A scary trend we're seeing is moms who were socially isolated in areas away from family and friends, who did not receive a lot of emotional support, and became depressed and overwhelmed as a result. In some cases, this isolation triggered postpartum depression. In other cases, it led these women to question themselves as moms in how they were parenting and if they loved their babies enough.

They realized that they just needed a mommy break and someone to talk to, help them around the house, or play with the baby for a while so they could rest. A lot of moms who told these stories now realize that spreading the word about connecting can help curb social isolation that is very much a part of our North American experience of motherhood.

4 The Scar Is Deep 

Via: keeperofthehome.org

A lot of moms who are not in the health care sector, and even those moms who are, realize that once they have children, the standard six week recovery time is just that, a standard time. Many women, particularly if they have had a c-section, may need a few months to get back on their feet. And even with a vaginal delivery, particularly if there is second or third degree tearing, moms can expect to take longer to heal as well.

There is no shame or need to stress about this. It is the body’s way of handling and healing. More information needs to get out there telling women to listen to their bodies. When it is tired, she needs to rest. When it is sore, she needs to sit down. When she feels like she is doing everything right and there is still pain and discomfort, she needs to go see her doctor and get additional help.

3 Starting Over At Square One

Via: cdn2.omidoo.com

Then there was the California mom who had a high-risk pregnancy and a premature delivery of her son at 24 weeks. She had been on bedrest for most of her pregnancy. So not only did she have her son in the NICU and was concerned with his physical and emotional development, but she had to relearn how to walk again once she had delivered her baby. This proved to be no easy feat, as there had been a lot of muscular atrophy in the months she had been forced to stay in be during her pregnancy.

She spoke about first needing to relearn how to sit up without feeling dizzy. Then standing up was the next order. But due to the muscular atrophy, she could not stand more than a few seconds without her legs giving out. She recovered, but stressed the importance of moms pacing themselves through recovery time.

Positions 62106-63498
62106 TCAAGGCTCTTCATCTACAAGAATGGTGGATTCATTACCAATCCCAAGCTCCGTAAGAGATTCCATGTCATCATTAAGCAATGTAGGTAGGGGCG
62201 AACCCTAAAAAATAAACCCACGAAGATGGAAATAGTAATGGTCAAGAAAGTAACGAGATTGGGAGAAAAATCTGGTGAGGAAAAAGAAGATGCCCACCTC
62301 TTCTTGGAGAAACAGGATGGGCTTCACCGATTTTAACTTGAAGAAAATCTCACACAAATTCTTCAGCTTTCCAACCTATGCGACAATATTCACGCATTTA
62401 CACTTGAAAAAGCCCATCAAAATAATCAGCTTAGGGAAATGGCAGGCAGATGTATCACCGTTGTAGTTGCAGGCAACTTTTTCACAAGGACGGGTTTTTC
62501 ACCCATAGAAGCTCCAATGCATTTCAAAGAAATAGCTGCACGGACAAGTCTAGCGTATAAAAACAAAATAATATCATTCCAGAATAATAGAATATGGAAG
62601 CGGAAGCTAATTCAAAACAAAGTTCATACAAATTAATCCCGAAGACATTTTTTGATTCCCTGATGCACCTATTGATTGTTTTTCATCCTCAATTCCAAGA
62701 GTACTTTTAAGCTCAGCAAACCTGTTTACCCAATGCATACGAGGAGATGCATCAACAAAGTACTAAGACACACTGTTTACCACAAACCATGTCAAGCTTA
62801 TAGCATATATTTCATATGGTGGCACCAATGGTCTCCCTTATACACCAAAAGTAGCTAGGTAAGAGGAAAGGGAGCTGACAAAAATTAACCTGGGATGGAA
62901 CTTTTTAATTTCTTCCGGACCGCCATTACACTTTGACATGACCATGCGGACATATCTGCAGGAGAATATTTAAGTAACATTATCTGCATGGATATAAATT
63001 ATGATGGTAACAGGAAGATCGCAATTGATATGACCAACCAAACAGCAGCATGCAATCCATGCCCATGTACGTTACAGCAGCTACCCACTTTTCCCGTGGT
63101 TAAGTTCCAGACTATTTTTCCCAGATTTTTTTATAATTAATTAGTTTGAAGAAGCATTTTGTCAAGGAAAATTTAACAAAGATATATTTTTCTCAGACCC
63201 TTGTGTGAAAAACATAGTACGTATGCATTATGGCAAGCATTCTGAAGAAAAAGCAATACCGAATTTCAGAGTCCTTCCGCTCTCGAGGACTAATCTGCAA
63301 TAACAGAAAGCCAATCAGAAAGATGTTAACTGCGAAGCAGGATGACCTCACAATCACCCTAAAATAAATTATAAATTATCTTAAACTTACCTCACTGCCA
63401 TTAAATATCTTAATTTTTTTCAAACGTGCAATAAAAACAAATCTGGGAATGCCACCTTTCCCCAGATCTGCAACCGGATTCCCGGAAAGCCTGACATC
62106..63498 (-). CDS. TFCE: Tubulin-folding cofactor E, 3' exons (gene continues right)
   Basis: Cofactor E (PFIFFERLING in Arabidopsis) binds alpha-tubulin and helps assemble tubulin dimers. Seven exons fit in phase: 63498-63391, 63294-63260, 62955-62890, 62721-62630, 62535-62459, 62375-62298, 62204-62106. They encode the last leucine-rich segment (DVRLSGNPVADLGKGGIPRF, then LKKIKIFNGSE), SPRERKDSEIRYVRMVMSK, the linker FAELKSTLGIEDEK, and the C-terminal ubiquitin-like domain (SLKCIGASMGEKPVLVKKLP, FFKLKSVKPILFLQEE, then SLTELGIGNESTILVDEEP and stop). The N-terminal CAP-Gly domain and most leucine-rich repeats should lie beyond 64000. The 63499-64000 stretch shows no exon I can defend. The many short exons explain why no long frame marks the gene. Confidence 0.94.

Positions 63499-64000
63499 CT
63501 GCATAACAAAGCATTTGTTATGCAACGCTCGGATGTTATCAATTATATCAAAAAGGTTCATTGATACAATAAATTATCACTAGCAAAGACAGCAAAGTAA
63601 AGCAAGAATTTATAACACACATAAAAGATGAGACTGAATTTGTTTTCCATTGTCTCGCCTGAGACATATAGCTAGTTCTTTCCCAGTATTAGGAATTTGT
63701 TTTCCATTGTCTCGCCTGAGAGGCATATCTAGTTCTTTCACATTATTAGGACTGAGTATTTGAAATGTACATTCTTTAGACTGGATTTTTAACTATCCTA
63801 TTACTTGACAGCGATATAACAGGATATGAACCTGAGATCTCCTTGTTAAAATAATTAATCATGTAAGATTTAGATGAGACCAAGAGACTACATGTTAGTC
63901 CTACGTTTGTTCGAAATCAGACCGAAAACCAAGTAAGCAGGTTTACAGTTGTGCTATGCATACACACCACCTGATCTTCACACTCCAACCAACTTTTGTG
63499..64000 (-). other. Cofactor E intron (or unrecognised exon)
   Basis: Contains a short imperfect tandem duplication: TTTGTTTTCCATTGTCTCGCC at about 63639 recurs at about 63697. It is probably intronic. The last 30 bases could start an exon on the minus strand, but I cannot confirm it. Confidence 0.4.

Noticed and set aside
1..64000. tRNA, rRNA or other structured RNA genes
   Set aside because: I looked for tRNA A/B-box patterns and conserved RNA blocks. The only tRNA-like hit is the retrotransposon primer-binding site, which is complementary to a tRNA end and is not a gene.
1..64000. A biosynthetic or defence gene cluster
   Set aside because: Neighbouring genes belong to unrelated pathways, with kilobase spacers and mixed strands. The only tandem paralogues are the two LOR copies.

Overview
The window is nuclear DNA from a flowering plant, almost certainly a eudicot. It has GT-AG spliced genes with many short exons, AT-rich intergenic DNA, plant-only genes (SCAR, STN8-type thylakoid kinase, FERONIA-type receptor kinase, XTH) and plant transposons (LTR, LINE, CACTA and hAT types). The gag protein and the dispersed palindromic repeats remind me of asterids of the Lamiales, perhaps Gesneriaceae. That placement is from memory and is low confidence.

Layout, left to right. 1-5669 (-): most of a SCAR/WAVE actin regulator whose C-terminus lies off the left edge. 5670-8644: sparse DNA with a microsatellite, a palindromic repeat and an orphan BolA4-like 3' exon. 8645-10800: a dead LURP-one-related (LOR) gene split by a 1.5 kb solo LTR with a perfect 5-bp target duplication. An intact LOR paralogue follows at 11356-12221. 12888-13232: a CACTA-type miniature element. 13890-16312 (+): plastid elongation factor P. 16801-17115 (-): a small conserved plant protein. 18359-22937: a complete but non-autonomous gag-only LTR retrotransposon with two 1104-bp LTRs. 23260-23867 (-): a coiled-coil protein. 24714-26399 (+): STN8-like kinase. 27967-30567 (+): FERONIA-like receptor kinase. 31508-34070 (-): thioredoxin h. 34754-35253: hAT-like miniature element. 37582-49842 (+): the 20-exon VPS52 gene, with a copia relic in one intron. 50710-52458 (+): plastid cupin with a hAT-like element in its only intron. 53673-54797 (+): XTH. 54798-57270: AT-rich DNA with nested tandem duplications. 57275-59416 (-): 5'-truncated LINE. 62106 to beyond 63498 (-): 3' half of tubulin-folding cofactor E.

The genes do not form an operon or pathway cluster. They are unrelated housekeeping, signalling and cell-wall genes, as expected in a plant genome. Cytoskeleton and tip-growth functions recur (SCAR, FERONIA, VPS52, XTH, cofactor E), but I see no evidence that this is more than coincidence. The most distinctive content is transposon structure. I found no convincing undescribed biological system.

2 You Won't Feel Like Yourself

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Emotional support was the number one priority of all of the moms whose stories are recounted here. Emotional support can be a visit from a friend to bring food, clean or take care of the baby. It can be a phone call, an online support group or a partner to share with. If more support is needed, moms can reach out to medical professionals who specialize in postpartum depression, anxiety or psychosis. It is important that she reaches out, even if it is just to get some more information.

Finding someone who can direct her accordingly and not make any judgment on how she is feeling and what she is saying is key. Most women feel guilty about their thoughts, but they need to know that in seeking help, they will see that they are not alone. Many women feel sad or overwhelmed when their baby comes for different reasons. Getting the proper support and tools to handle motherhood is their first step to feeling more like themselves.

1 Everything In Slow Motion

NPR.com

Finally, both the physical therapist mom and the mom who had the high-risk pregnancy and was put on bed rest, spoke openly about how women did not need to rush around after childbirth. There are psychological reasons for taking it easy, but there are also physical reasons for moving slowly as the body recovers from the very intense processes of pregnancy and childbirth.

Moms, especially in the first few weeks or months at home, will not be as alert due to sleep deprivation and attending to their baby’s every movement. This is why taking it easy when she needs to is so important. Every woman needs to slow down at first so that she can get back to her pre-pregnancy energy levels. There need not be any pressure. This process happens at a different rate for every woman.

So there you have it. Stories form the heart that show women what they can possibly expect with the reminder to be loving and true to themselves. Everything else will work out in the end.

Sources: DailyMail.co.uk, Babble.com